It is always the mornings that fly by, that never relent and never let me have a moment to think or to worry. We end our morning by flouring spiral patterned bannetons and toasting cheese and chutney sandwiches. On Fridays we have pizza. Surprise pizza - pear, celery and rosemary potatoes all having made guest appearances as toppings. Some lunches are calm and we munch on carbohydrates and chat. Some lunches are more squashed and rushed as us bakers work to make sure the dough is ready for the post-lunch shaping. Just as how we started our day, we huddle round the steel tops after lunch, but now they are covered in beige wooden boards, scales and white dust - flour.  Music is important now.  It makes or breaks an afternoon. Sometimes we have ‘Power Hour,’ playing something obnoxious to kick us out of our cheese toastie slump, other days it might be Ladies of Disco, or if they are trustworthy enough, we might let our volunteers take to the soundsystem.  Shaping loaves is the glue of the day. We all do the same task, looking directly into each other’s faces and we talk about things.  All sorts.  It is the thing that is the most like therapy.  If I have noticed people open up, calm down, brighten or gain confidence, this is the bit that I see it in.  And not just from those in recovery, either.  I see the same thing happen with volunteers who have joined the bakery for a number of reasons – maybe they need new ideas about what to do next, a different direction or a change.  I even see it sometimes in customers – smiling at us as they wait for their sandwiches watching us pull the dough into little balls and stick them, seam-side-up into paper pulp baskets, telling their children ‘will you watch the bakers make bread?’  This is the bit I like best.  After shaping, cleaning. But I always forget to clean myself properly, and I seem to permanently have bits of dough up my arms and a light coating of flour in my hair, on the tip of my nose, white eyelashes… The shutters go down.  When I first started, I found this to be a workout, twiggy arms not strong enough to pull the heavy steel chains. Now it is easy, as is lifting heavy flour bags.  I will end up looking like Popeye.  The bus takes me home, a paper bag that is about to fall apart bundled into my arms containing the day’s left over bread.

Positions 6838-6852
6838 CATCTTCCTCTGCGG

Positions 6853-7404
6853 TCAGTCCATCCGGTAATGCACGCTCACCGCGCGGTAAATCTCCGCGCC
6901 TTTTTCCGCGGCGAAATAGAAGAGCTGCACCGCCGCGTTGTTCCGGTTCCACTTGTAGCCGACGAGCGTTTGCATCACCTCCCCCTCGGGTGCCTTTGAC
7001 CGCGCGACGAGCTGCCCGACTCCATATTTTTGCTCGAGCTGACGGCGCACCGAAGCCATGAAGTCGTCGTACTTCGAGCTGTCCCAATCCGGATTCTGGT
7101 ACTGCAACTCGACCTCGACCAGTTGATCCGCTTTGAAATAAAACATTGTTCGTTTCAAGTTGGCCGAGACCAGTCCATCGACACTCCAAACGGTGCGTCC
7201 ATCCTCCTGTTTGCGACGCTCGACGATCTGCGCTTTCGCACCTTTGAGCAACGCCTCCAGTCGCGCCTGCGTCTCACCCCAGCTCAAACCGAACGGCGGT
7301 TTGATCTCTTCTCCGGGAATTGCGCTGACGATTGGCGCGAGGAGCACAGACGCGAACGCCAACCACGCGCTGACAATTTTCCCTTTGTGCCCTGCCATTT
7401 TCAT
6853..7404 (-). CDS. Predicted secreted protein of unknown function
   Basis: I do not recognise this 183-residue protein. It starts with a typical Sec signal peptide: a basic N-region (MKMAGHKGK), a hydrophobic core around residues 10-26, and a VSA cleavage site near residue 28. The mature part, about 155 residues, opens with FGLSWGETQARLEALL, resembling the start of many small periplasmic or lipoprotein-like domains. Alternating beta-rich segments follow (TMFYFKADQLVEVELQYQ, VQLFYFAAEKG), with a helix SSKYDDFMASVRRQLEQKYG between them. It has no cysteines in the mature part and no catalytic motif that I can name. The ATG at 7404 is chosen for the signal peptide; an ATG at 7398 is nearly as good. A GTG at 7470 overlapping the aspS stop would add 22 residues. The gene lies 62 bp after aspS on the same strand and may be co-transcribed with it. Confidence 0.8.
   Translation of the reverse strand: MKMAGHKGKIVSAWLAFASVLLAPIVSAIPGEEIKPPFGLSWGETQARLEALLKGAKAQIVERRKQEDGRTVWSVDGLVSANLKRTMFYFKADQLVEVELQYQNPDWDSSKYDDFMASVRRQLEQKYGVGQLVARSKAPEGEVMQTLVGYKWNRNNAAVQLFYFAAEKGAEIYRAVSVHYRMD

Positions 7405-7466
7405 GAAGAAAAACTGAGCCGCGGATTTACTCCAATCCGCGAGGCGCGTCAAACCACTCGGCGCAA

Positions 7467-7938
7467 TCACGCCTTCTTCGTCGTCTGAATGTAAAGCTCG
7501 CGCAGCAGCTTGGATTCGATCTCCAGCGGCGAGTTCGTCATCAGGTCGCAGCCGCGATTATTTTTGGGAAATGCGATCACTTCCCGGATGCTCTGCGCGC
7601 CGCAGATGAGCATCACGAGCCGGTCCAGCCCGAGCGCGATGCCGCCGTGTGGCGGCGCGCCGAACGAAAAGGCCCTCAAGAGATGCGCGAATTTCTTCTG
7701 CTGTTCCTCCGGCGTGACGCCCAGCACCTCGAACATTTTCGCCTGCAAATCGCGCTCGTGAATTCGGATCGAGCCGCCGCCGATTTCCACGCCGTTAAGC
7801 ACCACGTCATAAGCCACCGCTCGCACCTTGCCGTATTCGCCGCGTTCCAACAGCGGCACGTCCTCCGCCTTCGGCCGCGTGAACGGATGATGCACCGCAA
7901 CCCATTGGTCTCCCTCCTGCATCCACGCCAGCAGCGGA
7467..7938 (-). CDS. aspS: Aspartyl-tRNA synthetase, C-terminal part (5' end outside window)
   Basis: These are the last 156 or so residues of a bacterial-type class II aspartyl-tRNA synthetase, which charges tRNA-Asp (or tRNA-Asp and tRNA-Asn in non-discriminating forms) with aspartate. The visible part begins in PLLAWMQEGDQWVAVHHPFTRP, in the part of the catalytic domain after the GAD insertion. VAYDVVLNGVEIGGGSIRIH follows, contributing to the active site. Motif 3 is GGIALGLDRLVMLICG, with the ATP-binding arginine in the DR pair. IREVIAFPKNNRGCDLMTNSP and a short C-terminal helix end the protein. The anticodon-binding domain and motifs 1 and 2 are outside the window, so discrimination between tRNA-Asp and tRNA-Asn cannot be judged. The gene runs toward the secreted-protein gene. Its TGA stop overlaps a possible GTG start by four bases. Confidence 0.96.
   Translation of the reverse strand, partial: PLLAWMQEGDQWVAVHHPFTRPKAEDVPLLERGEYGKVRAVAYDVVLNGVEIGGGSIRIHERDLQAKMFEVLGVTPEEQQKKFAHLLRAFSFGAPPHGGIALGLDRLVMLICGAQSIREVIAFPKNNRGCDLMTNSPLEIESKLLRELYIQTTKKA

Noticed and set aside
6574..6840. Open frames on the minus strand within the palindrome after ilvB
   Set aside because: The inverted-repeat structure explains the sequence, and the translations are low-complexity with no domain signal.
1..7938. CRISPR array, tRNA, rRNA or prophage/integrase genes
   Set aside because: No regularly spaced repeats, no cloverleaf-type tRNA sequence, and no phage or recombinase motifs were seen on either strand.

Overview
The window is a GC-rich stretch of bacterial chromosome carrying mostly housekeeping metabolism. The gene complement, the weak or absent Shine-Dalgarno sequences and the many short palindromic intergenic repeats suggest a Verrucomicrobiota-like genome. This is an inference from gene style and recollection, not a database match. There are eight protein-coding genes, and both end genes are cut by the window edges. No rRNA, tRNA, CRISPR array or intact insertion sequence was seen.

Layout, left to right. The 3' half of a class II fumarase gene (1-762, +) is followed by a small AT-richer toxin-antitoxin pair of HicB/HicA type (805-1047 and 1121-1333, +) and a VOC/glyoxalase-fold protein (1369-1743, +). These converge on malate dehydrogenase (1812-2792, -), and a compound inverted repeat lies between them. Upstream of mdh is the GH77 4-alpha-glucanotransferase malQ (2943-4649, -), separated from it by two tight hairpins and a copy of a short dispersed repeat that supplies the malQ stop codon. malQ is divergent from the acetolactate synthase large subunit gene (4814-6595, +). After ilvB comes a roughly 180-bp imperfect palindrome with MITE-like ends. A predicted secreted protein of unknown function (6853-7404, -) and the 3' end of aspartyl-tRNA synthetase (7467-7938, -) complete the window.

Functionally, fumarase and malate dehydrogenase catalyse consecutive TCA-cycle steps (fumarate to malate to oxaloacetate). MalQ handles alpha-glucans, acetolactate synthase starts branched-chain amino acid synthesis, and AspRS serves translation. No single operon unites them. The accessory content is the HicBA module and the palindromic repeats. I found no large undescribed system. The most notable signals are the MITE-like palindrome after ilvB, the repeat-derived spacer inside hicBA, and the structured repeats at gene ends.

The time that I scurry through the front door from the Dough Shift is about the time that my eyes flicker open for the Bake Shift, or night shift. This is the magic bit.  The bit where, in the dead of night, we bake our bread.  If I am on this shift, I wake up between 6 and 7 pm. In the summer, the sky is pastel. In the winter, it is dark, illuminated by orange streetlights and people march down streets, desperate to make it home. I make myself a feast worthy of a Sumo wrestler and finish some of my normal-life work, answering emails etc. etc.  I arrive at work past midnight, if there is not much to bake, I might bundle myself through the door at 2 am.  The streets are quiet now.  I turn the key, there is always a beep, a creek and a buzz that greets me as I open the door – the bakery is saying good morning.  I climb the step-ladder because I am too short to reach anything without it, switch on all the lights and put very loud music on – something upbeat and usually distasteful.  With the lights on and the music terrible, I forget about the ghosts that I know live in the bakery. ‘Have a good bake’ is usually scrawled on the bottom of the production sheet – I find this sentence like a hand shake or a pat on the back.  Sometimes I find it almost monastic, like we are part of some baking religion – I imagine bakers, dressed like friars bowing their heads and saying things like ‘May your bake be merry.’  I start by shaping bread sticks then I begin baking, taking the dough out of the cold store, tapping it onto boards, scoring it with a razor and loading it into the hot, hot oven, over and over again until it is 5 am and until I have baked it all. Then, cleaning, slicing, packing, setting up shop. 8 hours alone, with the bakery ghosts and the bread that sings to you as it comes out of the oven. Crackle, crackle, crackle. By the time I throw open the shutters at 8 am, my eyes are crazy, my skin is parched. And I am very, very, VERY dusty. MORNING, MORNING, MORNING everyone says to me. ‘How was your bake?  I drag myself home, flourier than ever.  I eye up the ‘Baby on Board’ badges that pregnant ladies are wearing, I wish that Transport for London would offer a badge that said ‘I’ve just been baking all night and would really like to sit down please’ as the trains and busses are still full of commuters. 

     

    I am tired.  It is a tiredness I have never known before - a totally different sort of tired than if I had been working on a computer or in an office. It is the type of tired that gets through to your bones, but also gets right to your heart. It is a content kind of tired, because I know I have achieved something, running around a bakery for hours, in the dead of night, turning flour and water into something of substance.  It is midday now and I fall into bed. I am peaceful. I smell like bread. The smell is everywhere and it sends me into a doughy, dreamless sleep.